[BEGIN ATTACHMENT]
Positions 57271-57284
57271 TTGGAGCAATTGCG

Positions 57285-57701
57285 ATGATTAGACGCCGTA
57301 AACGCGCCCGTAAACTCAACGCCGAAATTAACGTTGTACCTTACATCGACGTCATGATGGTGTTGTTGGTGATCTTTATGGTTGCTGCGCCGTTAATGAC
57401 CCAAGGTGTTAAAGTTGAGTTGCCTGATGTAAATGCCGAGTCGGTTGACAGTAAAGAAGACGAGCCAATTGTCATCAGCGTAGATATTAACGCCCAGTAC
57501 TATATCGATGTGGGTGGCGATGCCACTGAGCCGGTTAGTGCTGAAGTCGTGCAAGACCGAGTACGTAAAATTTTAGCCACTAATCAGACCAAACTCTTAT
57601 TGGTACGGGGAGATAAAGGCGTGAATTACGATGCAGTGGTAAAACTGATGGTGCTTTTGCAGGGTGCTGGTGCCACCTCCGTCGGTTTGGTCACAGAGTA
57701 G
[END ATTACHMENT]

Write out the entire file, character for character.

Positions 57271-57284
57271 TTGGAGCAATTGCG

Positions 57285-57701
57285 ATGATTAGACGCCGTA
57301 AACGCGCCCGTAAACTCAACGCCGAAATTAACGTTGTACCTTACATCGACGTCATGATGGTGTTGTTGGTGATCTTTATGGTTGCTGCGCCGTTAATGAC
57401 CCAAGGTGTTAAAGTTGAGTTGCCTGATGTAAATGCCGAGTCGGTTGACAGTAAAGAAGACGAGCCAATTGTCATCAGCGTAGATATTAACGCCCAGTAC
57501 TATATCGATGTGGGTGGCGATGCCACTGAGCCGGTTAGTGCTGAAGTCGTGCAAGACCGAGTACGTAAAATTTTAGCCACTAATCAGACCAAACTCTTAT
57601 TGGTACGGGGAGATAAAGGCGTGAATTACGATGCAGTGGTAAAACTGATGGTGCTTTTGCAGGGTGCTGGTGCCACCTCCGTCGGTTTGGTCACAGAGTA
57701 G